The Fly
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FAQ for
The Fly (1986) More at IMDbPro »

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FAQ Contents


A Note Regarding Spoilers

The following FAQ entries may contain spoilers. Only the biggest ones (if any) will be covered with spoiler tags. Spoiler tags have been used sparingly in order to make the page more readable.

For detailed information about the amounts and types of (a) sex and nudity, (b) violence and gore, (c) profanity, (d) alcohol, drugs, and smoking, and (e) frightening and intense scenes in this movie, consult the IMDb Parents Guide for this movie. The Parents Guide for The Fly can be found here.

What is 'The Fly' about?

Research scientist Seth Brundle (Jeff Goldblum) meets Veronica 'Ronnie' Quaife (Geena Davis), a journalist for Particle magazine, at a meet-the-press event held by Bartok Science Industries, the company that provides funding for Brundle's work. In an attempt to woo Ronnie, Seth shows her his latest invention, a teleporter that transports matter from one pod to another. Until recently, he has only tried teleporting inanimate objects. However, when he successfully teleports a living baboon, he rashly decides to try it on himself. Unfortunately, there is a housefly in the pod with him, and the teleporter fuses its atoms with Seth's, causing him to slowly transform into Brundlefly, a human/fly hybrid.

The Fly is remake of The Fly (1958), both of which are based on a short story of the same name by French-born (later British) author George Langelaan [1908-1972]. The story was first published in the June, 1957 issue of Playboy magazine. It was adapted for the screen by Charles Edward Pogue and later revised by David Cronenberg (who also directed the film). A sequel, The Fly II was released in 1989.

If you watch the scene closely, you'll see that while the guy is struggling with Brundle, Brundle's hand is secreting a white-colored substance. This fluid is probably similar to the "vomit drop" Brundle later secrets from his mouth and has corrosive properties. Because Brundle was only in the initial stages of his transformation, the fluid's properties were weaker so the guy's wrist didn't simply dissolve. When it had weakened his tissue and bone, his wrist snapped. Under normal circumstances, if Brundle had been able to beat the guy in the match, he probably would only have strained the guy's arm or thrown him on the floor.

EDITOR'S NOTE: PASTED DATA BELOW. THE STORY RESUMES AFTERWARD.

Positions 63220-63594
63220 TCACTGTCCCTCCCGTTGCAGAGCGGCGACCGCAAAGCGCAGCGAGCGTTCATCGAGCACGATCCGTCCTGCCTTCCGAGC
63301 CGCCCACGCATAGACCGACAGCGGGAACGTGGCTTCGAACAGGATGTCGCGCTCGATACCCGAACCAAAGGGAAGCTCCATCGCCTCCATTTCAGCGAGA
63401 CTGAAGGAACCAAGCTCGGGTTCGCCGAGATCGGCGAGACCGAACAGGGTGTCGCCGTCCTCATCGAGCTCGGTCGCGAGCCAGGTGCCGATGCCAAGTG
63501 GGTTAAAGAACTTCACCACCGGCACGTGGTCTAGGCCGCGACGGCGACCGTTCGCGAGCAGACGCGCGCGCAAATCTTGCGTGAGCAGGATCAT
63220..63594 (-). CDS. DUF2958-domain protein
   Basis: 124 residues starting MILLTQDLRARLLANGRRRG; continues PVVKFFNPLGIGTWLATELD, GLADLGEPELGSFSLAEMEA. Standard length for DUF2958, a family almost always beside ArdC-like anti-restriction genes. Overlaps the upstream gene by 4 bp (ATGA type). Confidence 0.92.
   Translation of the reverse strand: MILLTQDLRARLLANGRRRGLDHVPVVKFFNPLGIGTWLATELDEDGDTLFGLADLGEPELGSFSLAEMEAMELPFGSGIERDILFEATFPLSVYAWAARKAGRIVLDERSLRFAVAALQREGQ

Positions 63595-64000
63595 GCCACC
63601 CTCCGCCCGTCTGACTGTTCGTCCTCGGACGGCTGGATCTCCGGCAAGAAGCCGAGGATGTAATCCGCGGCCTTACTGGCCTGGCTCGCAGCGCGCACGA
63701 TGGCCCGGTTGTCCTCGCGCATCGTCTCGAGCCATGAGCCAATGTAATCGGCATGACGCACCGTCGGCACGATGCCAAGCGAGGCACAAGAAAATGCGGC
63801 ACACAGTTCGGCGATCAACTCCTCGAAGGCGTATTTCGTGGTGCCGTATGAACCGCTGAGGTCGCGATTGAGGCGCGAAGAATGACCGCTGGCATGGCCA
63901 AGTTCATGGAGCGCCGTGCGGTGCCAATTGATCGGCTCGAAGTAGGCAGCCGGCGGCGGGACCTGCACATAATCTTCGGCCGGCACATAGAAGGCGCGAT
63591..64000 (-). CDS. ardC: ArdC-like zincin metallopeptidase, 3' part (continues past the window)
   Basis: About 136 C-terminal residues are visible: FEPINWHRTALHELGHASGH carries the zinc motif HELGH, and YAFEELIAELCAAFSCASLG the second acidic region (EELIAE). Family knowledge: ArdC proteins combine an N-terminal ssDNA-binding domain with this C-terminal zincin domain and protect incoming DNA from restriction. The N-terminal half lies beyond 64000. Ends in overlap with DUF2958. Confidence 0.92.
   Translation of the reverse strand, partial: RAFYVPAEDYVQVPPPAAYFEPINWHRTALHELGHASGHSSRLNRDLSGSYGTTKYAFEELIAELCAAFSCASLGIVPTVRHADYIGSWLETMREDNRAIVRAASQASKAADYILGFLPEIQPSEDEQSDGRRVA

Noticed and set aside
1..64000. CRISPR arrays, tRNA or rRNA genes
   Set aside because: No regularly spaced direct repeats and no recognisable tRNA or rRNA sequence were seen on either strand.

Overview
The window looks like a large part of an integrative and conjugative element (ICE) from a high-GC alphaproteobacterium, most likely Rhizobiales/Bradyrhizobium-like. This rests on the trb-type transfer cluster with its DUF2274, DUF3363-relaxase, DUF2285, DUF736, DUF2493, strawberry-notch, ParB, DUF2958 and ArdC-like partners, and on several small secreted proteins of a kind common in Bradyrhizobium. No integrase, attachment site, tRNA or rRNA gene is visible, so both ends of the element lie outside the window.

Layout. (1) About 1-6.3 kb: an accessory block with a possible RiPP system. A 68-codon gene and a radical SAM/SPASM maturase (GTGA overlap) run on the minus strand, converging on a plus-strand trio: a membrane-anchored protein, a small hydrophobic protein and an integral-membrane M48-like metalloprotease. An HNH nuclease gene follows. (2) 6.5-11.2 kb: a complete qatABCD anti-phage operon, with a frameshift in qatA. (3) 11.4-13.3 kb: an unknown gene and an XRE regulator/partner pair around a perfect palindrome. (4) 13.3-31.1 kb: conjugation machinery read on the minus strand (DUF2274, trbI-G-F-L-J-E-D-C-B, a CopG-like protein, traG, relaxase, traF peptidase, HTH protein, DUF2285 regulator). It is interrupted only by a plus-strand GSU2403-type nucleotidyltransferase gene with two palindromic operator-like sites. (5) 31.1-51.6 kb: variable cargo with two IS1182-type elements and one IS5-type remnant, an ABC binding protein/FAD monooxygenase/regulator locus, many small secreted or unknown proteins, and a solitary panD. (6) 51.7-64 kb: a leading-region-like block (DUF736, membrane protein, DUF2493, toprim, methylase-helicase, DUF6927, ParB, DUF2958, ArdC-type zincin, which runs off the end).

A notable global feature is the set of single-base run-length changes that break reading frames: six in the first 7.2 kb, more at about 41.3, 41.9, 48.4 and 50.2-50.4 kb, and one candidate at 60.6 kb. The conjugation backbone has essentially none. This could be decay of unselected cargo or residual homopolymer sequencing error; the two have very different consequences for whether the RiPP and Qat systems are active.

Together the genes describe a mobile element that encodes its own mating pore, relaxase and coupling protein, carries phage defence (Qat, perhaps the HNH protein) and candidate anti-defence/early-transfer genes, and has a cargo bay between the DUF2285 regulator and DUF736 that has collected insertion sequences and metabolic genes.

How does the movie end?

Ronnie learns that she is pregnant with Seth's baby and consults a doctor about having an abortion. Just as the procedure is about to begin, the Brundlefly bursts through a window and carries her to his laboratory where he plans to send both Ronnie and himself through the teleporter with the hopes of reducing the amount of fly DNA in his body. Meanwhile, Stathis (John Getz) has also gone to the lab, armed with a shotgun. The Brundlefly intercepts him and regurgitates his digestive enzymes on Stathis' left hand and right foot, causing his hand to dissolve away while his severed foot is lifted off by Seth. As Seth hovers over the unconscious Stathis, ready to vomit onto his face, Ronnie manages to stop him. The Brundlefly attempts to coerce Ronnie into the teleporter, but she fights him, breaking off his jaw, causing the Brundlefly to complete his transformation into a fly. Now completely transformed, the Brundlefly throws Ronnie into a pod and initiates the fusion sequence, then climbs into another pod. The wounded Stathis uses his shotgun to shoot the cables connecting Ronnie's telepod to the computer and lets her out. The receiving pod opens and the Brundlefly crawls out, and Ronnie picks up the shotgun. In the final scene, the Brundlefly uses his claw to point the shotgun at his own head, silently asking Ronnie to kill him. At first, she resists, but finally pulls the trigger.

Perhaps not. The idea was to mitigate his mutations, not necessarily reverse them, and his unborn child would, he's guessing, provide some sort of extra source of genetic material. Yet he'd also be splicing his genes with the mother, and she still had her clothes - as established in the finale, teleporting with inanimate matter is as bad as teleporting with another living thing. Following the logic of the movie, the consequent result would inevitably be a grotesque abomination. At this stage his mental state has degraded severely, and it's been suggested by the crew that Brundle's plan was a matter of delusion and desperation rather than a worked-through, scientific idea that his "old self" would've concocted.

We're not told in this film. In the opening of the sequel The Fly II, however, Veronica gives birth to Brundle's son Martin and dies from complications. The producers of that film got around Geena Davis' refusal to appear again as Veronica by filming the replacement actress from a distance.

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